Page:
"All my life I’ve been harassed by questions: Why is something this way and not another? How do you account for that? This rage to understand, to fill in the blanks, only makes life more banal. If we could only find the courage to leave our destiny to chance, to accept the fundamental mystery of our lives, then we might be closer to the sort of happiness that comes with innocence.
"Fortunately, somewhere between chance and mystery lies imagination, the only thing that protects our freedom, despite the fact that people keep trying to reduce it or kill it off altogether. I suppose that’s why Christianity invented the notion of intentional sin. When I was younger, my so-called conscience forbade me to entertain certain images—like fratricide, for instance, or incest. I’d tell myself these were hideous ideas and push them out of my mind. But when I reached the age of sixty, I finally understood the perfect innocence of the imagination. It took that long for me to admit that whatever entered my head was my business and mine alone. The concepts of sin or evil simply didn’t apply; I was free to let my imagination go wherever it chose, even if it produced bloody images and hopelessly decadent ideas. When I realized that, I suddenly accepted everything."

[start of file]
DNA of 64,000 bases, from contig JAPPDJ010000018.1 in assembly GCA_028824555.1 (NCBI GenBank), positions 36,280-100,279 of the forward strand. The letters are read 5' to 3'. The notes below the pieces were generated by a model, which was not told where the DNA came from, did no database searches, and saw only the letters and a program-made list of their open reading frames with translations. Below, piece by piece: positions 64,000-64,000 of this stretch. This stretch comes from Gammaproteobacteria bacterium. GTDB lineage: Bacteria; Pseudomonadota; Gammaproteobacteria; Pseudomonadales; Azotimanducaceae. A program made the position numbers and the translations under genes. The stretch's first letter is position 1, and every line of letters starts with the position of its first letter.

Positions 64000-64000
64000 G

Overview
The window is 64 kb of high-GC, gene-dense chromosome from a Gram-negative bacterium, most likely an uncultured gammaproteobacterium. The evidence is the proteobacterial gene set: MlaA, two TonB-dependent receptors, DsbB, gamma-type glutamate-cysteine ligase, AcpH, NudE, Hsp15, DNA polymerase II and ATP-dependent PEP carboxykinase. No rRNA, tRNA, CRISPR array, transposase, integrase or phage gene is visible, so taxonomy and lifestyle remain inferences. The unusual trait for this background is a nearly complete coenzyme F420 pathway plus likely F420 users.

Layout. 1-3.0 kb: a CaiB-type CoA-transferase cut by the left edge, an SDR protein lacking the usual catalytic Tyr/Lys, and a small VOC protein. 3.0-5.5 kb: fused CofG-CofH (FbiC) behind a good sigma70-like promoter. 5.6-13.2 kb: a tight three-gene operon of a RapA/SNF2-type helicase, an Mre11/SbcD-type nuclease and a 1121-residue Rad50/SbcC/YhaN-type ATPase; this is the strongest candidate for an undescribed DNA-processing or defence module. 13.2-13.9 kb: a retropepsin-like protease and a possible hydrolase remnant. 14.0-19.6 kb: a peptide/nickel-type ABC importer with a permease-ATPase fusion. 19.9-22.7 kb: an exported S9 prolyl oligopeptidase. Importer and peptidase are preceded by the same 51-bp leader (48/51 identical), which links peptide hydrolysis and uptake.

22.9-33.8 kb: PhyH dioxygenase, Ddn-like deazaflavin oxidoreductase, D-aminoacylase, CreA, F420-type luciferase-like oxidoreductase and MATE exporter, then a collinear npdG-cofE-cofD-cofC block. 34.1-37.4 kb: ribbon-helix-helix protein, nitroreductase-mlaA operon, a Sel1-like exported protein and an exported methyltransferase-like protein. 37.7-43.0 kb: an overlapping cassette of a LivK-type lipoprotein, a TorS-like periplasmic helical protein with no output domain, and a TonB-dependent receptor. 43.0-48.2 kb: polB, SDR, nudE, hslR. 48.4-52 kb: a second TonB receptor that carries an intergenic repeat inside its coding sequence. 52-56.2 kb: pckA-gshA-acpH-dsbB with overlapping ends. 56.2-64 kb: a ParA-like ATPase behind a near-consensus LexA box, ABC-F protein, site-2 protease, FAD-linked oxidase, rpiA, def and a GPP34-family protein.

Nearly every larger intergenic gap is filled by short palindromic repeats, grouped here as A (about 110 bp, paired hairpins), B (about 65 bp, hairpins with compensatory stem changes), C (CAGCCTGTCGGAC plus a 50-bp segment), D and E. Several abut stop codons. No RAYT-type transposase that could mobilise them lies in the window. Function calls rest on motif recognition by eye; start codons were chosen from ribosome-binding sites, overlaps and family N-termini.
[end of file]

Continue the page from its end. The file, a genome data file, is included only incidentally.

February 22, 1900 — July 29, 1983